Bank Mergers

Bank Mergers

Kamaraj IAS Academy | Bank Mergers
  • September 18, 2018, 3:16 pm


The government proposed the amalgamation of state-owned Bank of Baroda (BoB), Dena Bank and Vijaya Bank to create India’s third-largest bank. The move is part of the reforms initiated in the public sector banking segment.

The decision was taken at a meeting of a ministerial panel (called Alternative Mechanism), headed by Finance Minister Arun Jaitley, that oversees merger proposals of state-owned banks.


Bank consolidation occurs when two or more banks become one bank. Bank consolidation can lead to expansion for the newly merged institution. Banks consolidate for multiple reasons, including to mitigate competition, gain capital power both domestically and internationally, to compete with larger banking institutions or to expand the services that the newly merged bank can provide both internally and geographically by decreasing overall operating costs.


  1. Economies of scale: Assocham Survey has found that size of Indian banks in terms of their assets stands very small to make optimal use of their capacities to raise funds at internationally competitive rates. Combined assets of top ten banks constitute less than 60 per cent of the GDP unlike the banking system of European economies, where even after the global financial turmoil, assets of only top five banks has grown to four times of GDP.
  2. Indian Banks are too small: Even as India is the second largest growth market for banking services after China in terms of the number of wealthy households, the State Bank of India at the 64th position and ICICI Bank Ltd at 81st, figure among the global top 100 by tier I capital – a core measure of a bank’s financial strength that consists largely of shareholders’ capital.
  3. Many experts in Banking field feels that hampered by the fragmented nature of the banking industry, Indian banks are not able to compete globally in terms of fund mobilisation, credit disbursal, investment and rendering of financial services. The balance sheets of top 10 Indian banks suggest the greater scope of consolidation to reap the benefits of large sized globally competitive Indian banks
  4. Merger will increase Capital efficiency: Consolidation will also increase capital efficiency. Merged entity will have more leg room to raise capital.
  5. Would decrease NPA: At a time when NPAs are high, and banks are putting more effort in recovery, the ability to recover by smaller number of banks will be higher though a individual bank’s exposure may go up.


  1. Merger will affect regional focus.
  2. Immediate negative impact of merger would be from pension liability provisions (due to different employee benefit structures) and harmonisation of accounting policies for bad loans recognistion.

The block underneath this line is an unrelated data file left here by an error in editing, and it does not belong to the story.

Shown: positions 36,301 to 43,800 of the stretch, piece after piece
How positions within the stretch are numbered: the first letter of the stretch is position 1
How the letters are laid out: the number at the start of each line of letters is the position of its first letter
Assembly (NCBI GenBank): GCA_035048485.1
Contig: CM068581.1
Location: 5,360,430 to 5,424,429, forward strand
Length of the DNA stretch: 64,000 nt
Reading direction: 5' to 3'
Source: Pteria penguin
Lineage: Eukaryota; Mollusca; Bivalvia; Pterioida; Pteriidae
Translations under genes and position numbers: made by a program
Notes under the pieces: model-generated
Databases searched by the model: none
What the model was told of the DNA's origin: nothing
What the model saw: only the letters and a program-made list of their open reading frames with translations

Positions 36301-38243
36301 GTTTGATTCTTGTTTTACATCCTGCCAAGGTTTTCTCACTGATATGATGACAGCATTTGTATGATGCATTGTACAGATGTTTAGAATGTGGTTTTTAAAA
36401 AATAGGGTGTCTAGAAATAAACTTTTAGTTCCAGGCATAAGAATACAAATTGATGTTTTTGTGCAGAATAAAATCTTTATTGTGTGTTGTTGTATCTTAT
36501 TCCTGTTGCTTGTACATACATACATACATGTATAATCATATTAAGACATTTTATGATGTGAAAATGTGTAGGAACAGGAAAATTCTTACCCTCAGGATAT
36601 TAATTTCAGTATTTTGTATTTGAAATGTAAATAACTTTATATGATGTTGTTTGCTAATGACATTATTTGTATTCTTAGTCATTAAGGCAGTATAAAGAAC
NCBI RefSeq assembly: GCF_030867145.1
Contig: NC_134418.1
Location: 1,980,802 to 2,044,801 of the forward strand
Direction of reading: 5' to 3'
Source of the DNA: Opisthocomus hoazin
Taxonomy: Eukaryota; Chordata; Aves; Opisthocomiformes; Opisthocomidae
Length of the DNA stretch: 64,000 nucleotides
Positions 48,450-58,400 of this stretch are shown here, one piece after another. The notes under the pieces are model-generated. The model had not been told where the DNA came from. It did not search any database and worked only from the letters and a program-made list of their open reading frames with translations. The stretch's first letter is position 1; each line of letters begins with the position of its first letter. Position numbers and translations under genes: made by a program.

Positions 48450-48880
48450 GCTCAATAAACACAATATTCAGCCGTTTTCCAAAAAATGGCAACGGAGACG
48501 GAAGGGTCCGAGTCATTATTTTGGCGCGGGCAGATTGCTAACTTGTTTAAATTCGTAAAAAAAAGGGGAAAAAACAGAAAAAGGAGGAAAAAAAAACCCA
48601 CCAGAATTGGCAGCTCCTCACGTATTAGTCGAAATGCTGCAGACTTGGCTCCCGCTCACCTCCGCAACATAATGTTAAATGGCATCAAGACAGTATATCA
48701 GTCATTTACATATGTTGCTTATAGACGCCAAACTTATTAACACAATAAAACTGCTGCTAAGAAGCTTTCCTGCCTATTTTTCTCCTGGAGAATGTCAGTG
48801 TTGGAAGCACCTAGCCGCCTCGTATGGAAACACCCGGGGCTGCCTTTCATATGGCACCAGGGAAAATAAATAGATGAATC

3. Mergers will result in shifting and closure of many ATMs, Branches and Controlling offices, as it is not economical to keep so many banks concentrated in several pockets especially in urban and metropolitan centres
  4. Merger will result in immediate job losses. This will worsen the unemployment situation further and may create law and order situation and social disturbances
  5. New power centres will emerge in the changed environment.
  6. Merger will result in clash of different organizational cultures
  7. The weaknesses of the small banks may get transferred to the bigger banks
  8. When a big bank books huge loss, there will be a big jolt in the entire banking system and its repercussions will be felt on every stakeholder.
  9. Presently, India needs more banking competition rather than more banking consolidation. India needs more banks rather than fewer banks.


This is not the first time that the idea of merging the Public Sector Banks has gained momentum.

In 1991 report on banking sectors, M. Narasimham, a former Reserve Bank of India governor, had recommended mergers to form a three-tier structure with three large banks with international presence at the top, eight to 10 national banks at tier two, and a large number of regional and local banks at the bottom.

Further  P.J. Nayak Committee had also suggested that state-run banks should either be merged or privatized.

The SBI first merged State Bank of Saurashtra with itself in 2008.

List of important Mergers of Banks in India

Acquiring bank

Acquired bank

Year of acquisition

State bank of India

Bhartiya Mahila bank(BMB)

State Bank of Bikaner and Jaipur (SBBJ)

State Bank of Hyderabad (SBH)

State Bank of Mysore (SBM)

State Bank of Patiala (SBP)

State Bank of Travancore (SBT)


(Recent and Important)

Kotak Mahindra bank

ING Vysya bank


Icici bank

Bank of Rajasthan


Hdfc bank

Centurion bank of Punjab


Indian overseas bank

Bharat overseas bank


Federal bank

Ganesh bank of kurandwad


Industrial development bank of India

United western bank


Centurion bank of Punjab

Lord Krishna bank


Icici bank

Sangli bank


Bank of Punjab

Centurion bank



Idbi bank Ltd.


Bank of Baroda

South Gujarat local area bank


Oriental bank of commerce

Global trust bank


Punjab national Bank

Nedungadi bank ltd


Icici bank

Icici ltd


Bank of Baroda

Banaras state Ltd bank


Icici bank

Bank of Madura


Hdfc bank ltd

Times bank ltd


Bank of Baroda

Bareilly co- op ltd


Union bank of India

Sikkim bank Ltd


Oriental bank of commerce

Bari doab bank ltd


Oriental bank of commerce

Punjab co-op ltd


State bank of India

Kashinath state bank


Bank of India

Bank of Karad ltd


Punjab national bank

New bank of India



Merger is a good idea. However, this should be carried out with right banks for the right reasons. Merger is also tricky given the huge challenges banks face, including the bad loan problem that has plunged many public sector banks in an unprecedented crisis. Since mergers are also about people, a huge amount of planning would be required to make the consolidation process smoother.